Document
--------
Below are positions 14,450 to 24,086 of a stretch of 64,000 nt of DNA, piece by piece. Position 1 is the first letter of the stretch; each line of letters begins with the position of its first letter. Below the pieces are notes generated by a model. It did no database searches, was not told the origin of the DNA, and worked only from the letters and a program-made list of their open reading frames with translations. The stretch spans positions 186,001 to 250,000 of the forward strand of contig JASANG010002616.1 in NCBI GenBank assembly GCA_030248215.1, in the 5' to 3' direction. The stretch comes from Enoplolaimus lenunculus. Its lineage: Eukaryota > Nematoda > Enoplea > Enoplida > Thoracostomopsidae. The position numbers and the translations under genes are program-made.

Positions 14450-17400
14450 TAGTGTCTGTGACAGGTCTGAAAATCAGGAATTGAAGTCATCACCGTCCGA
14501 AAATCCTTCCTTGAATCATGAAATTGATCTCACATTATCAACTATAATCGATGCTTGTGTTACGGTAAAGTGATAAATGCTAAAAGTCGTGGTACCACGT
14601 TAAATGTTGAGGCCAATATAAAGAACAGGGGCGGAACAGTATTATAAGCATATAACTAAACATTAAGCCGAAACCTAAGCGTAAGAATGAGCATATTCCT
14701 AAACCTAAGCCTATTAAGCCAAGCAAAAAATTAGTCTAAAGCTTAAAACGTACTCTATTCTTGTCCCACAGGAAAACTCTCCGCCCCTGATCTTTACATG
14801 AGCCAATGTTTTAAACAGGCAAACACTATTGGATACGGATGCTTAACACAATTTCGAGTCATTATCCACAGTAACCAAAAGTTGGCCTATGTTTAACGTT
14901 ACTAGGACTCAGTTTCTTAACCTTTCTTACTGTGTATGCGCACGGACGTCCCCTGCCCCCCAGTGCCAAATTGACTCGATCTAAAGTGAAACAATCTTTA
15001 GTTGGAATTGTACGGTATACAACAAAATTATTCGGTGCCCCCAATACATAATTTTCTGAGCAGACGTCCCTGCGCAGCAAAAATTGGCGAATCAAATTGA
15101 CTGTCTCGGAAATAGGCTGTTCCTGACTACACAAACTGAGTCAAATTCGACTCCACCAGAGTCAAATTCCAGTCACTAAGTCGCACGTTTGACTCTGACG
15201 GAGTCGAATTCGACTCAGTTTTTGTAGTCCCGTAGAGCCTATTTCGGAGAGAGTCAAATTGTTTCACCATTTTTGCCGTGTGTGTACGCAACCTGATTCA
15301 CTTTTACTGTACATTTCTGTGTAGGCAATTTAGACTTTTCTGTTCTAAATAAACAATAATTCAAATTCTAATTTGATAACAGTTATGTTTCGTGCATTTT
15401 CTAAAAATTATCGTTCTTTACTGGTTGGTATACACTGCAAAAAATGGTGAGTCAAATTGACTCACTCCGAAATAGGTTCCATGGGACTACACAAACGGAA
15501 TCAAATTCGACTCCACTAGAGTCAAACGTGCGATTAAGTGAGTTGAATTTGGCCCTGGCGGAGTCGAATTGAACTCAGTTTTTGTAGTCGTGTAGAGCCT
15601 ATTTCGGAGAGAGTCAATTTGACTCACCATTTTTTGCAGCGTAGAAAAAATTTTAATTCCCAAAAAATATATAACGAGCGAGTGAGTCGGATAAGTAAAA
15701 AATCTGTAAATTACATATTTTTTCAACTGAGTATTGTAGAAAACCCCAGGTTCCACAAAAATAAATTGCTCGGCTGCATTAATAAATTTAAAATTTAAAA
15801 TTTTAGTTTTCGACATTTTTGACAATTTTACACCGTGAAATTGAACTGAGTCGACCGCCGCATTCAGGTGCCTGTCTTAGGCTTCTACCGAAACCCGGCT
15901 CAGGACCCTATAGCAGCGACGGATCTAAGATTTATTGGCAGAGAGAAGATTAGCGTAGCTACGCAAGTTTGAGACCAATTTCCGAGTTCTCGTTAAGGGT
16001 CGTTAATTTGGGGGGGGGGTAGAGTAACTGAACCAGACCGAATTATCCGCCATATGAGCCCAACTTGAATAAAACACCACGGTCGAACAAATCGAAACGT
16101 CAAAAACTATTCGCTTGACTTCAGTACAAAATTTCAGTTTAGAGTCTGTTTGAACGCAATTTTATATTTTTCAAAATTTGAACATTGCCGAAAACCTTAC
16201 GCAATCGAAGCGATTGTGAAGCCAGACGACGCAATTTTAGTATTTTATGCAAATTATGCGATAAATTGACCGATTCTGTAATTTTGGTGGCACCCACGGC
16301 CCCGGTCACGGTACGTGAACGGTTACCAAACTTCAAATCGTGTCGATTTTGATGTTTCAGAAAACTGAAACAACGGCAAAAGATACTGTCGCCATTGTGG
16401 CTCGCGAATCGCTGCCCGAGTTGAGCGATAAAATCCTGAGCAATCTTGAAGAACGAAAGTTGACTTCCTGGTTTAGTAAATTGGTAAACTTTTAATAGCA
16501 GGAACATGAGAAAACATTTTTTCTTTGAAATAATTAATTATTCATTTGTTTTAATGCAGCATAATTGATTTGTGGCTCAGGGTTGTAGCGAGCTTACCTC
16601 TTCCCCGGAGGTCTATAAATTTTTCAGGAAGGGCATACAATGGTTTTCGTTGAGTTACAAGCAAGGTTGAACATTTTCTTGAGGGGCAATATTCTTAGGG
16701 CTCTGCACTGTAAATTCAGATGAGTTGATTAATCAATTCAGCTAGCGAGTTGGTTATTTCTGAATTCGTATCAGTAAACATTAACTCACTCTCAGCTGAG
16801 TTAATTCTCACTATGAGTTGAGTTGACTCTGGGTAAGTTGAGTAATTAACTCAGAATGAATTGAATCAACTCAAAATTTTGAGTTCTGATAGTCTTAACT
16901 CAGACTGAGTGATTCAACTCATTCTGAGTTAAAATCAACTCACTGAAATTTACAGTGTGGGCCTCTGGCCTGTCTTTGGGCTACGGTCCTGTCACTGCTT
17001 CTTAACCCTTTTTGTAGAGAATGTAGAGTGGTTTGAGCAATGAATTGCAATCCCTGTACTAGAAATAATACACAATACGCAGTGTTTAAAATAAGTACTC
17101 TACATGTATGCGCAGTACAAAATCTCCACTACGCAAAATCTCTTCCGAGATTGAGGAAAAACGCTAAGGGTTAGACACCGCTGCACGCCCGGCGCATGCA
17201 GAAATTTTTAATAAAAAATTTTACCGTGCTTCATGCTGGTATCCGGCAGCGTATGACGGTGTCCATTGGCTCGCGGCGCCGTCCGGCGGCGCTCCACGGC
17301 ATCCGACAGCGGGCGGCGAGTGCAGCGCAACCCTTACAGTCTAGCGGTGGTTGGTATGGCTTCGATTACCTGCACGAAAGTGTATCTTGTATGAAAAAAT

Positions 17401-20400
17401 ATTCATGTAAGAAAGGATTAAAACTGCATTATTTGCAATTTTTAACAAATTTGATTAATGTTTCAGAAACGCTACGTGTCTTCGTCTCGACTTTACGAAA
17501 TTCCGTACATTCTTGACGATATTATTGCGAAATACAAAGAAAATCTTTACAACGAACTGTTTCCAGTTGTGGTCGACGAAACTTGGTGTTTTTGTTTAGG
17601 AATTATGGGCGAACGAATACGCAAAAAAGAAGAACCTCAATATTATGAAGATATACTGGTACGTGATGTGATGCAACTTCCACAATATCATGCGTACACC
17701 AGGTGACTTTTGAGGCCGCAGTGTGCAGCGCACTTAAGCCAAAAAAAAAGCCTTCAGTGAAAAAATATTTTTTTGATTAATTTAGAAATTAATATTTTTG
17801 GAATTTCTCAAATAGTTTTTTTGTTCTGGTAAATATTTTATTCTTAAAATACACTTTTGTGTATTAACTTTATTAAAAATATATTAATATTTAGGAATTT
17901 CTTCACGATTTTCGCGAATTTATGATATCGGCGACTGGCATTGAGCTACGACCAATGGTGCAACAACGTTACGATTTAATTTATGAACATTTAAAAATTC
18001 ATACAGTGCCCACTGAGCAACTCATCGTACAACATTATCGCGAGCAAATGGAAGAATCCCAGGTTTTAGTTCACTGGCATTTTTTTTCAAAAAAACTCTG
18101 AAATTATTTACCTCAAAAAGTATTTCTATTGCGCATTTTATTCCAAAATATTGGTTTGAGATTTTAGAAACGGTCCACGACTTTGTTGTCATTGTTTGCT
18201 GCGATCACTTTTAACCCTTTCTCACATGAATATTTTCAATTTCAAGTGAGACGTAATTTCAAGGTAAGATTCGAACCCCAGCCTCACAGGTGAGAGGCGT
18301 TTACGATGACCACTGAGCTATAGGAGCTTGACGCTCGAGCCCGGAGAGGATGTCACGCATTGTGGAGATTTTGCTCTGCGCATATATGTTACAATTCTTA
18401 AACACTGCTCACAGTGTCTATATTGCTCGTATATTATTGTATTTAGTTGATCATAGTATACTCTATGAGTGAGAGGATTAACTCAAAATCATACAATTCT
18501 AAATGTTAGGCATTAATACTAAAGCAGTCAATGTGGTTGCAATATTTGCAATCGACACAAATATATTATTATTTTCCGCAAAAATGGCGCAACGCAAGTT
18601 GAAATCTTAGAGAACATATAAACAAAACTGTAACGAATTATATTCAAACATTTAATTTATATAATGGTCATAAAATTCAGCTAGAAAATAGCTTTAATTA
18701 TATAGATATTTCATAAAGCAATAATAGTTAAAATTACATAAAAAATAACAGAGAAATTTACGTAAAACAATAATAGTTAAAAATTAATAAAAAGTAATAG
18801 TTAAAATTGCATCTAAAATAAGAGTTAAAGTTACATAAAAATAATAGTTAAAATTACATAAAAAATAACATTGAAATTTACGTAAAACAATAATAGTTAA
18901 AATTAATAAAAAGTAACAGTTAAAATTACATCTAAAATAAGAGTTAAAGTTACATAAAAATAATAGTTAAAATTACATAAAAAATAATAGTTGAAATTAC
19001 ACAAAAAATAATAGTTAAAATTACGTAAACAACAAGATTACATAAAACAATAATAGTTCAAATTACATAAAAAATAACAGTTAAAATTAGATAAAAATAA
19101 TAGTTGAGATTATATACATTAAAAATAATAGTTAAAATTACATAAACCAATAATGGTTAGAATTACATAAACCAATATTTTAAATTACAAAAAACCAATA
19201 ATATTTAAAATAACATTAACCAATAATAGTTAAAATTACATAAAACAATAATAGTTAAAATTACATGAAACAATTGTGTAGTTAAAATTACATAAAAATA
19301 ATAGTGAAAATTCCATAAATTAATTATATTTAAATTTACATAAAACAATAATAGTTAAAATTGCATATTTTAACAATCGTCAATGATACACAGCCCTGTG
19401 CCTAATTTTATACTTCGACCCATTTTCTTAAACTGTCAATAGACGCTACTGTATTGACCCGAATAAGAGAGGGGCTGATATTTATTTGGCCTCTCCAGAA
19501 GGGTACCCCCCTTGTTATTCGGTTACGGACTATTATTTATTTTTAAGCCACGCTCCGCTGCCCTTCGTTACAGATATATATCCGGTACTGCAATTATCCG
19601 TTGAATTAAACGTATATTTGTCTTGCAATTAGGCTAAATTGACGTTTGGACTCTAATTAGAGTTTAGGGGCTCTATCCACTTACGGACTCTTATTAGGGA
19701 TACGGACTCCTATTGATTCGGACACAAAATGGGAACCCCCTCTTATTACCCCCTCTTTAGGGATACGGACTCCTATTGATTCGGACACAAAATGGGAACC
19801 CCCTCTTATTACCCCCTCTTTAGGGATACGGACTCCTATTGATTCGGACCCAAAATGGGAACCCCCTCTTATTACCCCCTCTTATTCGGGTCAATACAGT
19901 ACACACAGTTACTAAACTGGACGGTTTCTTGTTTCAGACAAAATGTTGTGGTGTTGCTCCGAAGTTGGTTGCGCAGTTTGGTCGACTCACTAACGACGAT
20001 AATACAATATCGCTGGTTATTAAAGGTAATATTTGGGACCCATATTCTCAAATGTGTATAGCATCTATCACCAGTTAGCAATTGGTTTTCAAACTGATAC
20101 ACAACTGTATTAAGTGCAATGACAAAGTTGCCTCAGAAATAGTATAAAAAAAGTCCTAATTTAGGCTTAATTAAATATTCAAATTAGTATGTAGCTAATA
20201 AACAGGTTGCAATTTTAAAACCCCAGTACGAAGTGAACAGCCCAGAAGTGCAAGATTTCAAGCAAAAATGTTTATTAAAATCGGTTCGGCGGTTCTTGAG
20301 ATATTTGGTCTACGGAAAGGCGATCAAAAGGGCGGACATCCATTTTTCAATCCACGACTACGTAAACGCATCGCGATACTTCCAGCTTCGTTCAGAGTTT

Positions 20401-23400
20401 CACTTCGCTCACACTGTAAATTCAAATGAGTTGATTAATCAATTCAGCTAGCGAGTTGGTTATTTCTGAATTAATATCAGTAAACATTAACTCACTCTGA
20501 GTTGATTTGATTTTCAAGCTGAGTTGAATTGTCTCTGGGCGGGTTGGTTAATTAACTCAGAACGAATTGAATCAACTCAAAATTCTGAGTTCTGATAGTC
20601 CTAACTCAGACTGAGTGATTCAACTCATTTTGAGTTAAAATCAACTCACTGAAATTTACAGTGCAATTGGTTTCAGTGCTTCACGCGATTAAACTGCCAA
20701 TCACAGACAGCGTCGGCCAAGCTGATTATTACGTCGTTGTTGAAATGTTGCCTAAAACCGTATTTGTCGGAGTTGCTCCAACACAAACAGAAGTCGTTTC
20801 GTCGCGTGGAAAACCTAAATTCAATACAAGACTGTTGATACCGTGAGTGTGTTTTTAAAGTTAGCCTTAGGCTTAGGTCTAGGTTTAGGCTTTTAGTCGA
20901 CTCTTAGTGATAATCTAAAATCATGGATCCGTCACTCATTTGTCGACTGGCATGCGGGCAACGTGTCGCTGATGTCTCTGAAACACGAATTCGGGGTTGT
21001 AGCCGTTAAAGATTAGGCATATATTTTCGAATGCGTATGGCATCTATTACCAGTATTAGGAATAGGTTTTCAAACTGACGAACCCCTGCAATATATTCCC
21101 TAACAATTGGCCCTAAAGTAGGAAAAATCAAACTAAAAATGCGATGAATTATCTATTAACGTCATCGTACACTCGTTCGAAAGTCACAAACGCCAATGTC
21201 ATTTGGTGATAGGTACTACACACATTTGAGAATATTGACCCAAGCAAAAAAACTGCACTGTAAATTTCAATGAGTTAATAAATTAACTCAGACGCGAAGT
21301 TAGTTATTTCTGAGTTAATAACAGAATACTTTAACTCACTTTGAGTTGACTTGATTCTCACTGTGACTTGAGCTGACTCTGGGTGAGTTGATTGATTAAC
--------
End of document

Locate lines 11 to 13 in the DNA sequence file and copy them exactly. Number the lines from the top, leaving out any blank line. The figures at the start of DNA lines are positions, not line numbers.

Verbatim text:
15201 GAGTCGAATTCGACTCAGTTTTTGTAGTCCCGTAGAGCCTATTTCGGAGAGAGTCAAATTGTTTCACCATTTTTGCCGTGTGTGTACGCAACCTGATTCA
15301 CTTTTACTGTACATTTCTGTGTAGGCAATTTAGACTTTTCTGTTCTAAATAAACAATAATTCAAATTCTAATTTGATAACAGTTATGTTTCGTGCATTTT
15401 CTAAAAATTATCGTTCTTTACTGGTTGGTATACACTGCAAAAAATGGTGAGTCAAATTGACTCACTCCGAAATAGGTTCCATGGGACTACACAAACGGAA